Would a customer feel comfortable handing one of your agents a suitcase filled with cash? They should, and here’s why.
APRIL 2015 | BY SAMMER MUDAWAR
All too often, I hear about consumers who hire agents simply because they know the person, felt obligated, or worse, negotiated a discounted commission. We know how the story ends: horrible MLS photos from a mobile phone, no phone calls or e-mails returned by the agent, the consumer loses money on the purchase or sale — and sometimes there’s even a lawsuit. Poor representation hurts buyers and sellers, thus damaging our overall reputation as real estate professionals.
I cringe at the idea of an agent being hired for any reason other than legitimate professional criteria. Selling or purchasing a home is not only an extremely personal and emotional transaction, it’s also a significant business or financial decision. Yet because information such as sale prices, tax records, and other data are readily available on the Internet, many people tend to devalue the importance of working with a REALTOR®. Likewise, some real estate agents take an apathetic approach with their customers.
As brokers, it is vital that we strengthen the health and reputation of the real estate industry. We must hold not only ourselves but also our agents to the highest ethical and professional standards, and fully appreciate the responsibilities we are hired to perform.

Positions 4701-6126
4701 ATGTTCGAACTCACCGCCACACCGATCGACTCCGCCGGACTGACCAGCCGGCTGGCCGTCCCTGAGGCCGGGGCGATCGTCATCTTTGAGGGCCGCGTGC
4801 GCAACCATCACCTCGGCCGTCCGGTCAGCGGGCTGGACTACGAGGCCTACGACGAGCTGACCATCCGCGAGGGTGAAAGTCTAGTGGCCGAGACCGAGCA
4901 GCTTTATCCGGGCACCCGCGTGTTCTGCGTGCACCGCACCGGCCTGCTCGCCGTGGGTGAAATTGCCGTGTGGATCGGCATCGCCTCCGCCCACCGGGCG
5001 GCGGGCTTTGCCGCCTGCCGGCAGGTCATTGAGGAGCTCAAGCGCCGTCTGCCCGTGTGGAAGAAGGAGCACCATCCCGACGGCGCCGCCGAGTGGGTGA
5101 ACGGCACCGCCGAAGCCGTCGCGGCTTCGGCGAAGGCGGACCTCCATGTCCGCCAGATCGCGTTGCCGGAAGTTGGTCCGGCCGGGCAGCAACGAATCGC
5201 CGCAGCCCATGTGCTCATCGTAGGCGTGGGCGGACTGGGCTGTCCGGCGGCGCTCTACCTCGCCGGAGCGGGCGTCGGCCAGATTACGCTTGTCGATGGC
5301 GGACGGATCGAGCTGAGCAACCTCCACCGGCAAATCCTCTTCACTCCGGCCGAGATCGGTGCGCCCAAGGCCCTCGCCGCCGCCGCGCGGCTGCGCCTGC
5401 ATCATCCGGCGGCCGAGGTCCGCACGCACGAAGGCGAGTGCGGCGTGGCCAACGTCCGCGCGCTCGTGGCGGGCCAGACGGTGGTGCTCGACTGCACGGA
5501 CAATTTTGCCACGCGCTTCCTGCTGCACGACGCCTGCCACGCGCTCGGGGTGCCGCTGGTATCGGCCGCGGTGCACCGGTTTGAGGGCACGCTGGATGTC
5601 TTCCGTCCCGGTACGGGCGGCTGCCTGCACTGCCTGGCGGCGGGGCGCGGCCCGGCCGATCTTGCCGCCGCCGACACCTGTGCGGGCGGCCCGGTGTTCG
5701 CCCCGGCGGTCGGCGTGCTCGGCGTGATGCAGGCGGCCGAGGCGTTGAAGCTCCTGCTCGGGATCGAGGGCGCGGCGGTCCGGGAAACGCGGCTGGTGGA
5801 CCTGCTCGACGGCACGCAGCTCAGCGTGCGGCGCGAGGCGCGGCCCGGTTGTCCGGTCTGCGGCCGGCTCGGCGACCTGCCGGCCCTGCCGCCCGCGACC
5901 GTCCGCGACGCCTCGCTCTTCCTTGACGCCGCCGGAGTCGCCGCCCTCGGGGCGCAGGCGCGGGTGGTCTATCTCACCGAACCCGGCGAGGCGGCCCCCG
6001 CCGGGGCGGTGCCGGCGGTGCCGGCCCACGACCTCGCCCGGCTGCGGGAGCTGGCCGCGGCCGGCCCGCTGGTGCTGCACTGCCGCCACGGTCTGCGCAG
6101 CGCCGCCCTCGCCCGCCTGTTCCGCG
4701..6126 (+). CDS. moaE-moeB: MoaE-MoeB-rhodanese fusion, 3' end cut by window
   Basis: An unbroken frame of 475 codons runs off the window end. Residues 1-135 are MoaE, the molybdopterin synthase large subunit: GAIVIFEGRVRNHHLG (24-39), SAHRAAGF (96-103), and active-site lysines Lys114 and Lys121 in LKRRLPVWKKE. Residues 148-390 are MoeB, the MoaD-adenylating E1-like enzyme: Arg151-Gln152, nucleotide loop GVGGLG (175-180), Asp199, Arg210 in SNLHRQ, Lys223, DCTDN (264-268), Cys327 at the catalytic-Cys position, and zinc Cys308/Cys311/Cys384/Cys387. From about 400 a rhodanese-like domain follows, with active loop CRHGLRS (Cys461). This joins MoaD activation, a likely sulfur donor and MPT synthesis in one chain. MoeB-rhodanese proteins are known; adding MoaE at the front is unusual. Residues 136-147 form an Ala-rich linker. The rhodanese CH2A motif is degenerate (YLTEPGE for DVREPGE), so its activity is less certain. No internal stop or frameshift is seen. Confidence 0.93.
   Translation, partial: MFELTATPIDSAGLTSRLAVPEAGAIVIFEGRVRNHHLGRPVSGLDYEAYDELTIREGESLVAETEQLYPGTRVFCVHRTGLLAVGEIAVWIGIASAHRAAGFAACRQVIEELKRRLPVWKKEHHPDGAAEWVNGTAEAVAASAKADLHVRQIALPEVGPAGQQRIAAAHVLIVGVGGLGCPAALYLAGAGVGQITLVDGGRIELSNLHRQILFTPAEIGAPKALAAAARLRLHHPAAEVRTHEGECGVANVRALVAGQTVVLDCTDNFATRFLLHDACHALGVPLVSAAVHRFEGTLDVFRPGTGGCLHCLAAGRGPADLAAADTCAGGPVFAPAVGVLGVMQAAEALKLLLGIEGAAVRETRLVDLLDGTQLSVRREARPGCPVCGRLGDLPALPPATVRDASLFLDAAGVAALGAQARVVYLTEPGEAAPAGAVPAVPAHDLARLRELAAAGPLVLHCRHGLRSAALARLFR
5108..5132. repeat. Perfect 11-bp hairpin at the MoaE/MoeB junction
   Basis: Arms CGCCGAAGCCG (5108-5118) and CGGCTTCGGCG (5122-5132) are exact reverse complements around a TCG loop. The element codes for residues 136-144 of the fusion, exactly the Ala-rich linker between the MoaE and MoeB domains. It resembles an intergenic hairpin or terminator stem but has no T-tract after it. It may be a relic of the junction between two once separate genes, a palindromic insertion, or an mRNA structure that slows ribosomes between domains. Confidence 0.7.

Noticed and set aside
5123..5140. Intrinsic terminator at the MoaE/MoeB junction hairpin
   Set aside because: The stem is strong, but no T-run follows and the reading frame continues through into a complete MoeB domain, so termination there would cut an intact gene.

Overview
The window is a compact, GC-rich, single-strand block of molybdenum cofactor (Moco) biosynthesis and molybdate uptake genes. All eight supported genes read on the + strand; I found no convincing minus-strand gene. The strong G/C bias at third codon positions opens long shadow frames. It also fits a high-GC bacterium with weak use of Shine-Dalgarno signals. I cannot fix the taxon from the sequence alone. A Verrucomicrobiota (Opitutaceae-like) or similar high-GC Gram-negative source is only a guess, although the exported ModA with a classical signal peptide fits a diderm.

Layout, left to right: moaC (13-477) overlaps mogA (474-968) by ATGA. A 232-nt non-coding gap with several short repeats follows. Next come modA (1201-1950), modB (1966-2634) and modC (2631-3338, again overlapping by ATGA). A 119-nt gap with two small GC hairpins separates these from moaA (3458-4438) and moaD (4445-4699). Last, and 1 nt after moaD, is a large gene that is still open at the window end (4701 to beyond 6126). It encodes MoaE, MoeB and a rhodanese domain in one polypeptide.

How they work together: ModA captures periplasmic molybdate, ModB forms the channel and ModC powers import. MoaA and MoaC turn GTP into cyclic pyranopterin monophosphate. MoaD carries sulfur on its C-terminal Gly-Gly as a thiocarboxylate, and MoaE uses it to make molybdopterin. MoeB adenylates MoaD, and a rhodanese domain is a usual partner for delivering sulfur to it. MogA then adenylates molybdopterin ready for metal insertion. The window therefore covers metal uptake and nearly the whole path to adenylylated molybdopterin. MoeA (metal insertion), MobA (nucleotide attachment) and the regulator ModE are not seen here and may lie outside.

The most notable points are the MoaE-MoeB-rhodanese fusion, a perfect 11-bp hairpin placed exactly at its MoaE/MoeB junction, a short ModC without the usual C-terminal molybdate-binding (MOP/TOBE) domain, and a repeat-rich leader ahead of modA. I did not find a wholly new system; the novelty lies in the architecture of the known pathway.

The Suitcase Example
When a seller signs a listing contract on a $600,000 home, imagine a suitcase filled with 6,000 $100 bills. Now imagine the seller handing the suitcase over to the real estate agent and walking away. The scenario also works with buyers. Imagine an agent has submitted an offer on a $300,000 condo on behalf of his or her clients; again, imagine that suitcase full of money — potentially the client’s entire net worth — being handed to the agent.
I painted this picture to portray the significance of the job that real estate professionals do on a daily basis. We have the fiduciary responsibility to look out for clients’ best interests and treat their money as our own. But our responsibilities are downplayed through social media, reality TV, and the few rotten apples that give us a bad name.
Consumers should ask themselves: “Do I feel comfortable handing this person a suitcase full of cash?” Perhaps if they thought about the transaction along those lines, they would think twice about just hiring someone because they are licensed and happen to be their retired next-door neighbor. Likewise, agents should ask themselves: “What should I be doing to make this person comfortable handing me a suitcase full of cash?” Real estate practitioners need to be able to communicate to consumers the importance of choosing a REALTOR® and the potential risks of hiring the wrong person.
If we work together as an industry to change the way we perceive our duties and obligations, then the public will start to recognize the value of our roles and the significance of choosing a REALTOR®. Hold yourself, your office, and your agents to a higher standard and expect the clients to hold you accountable.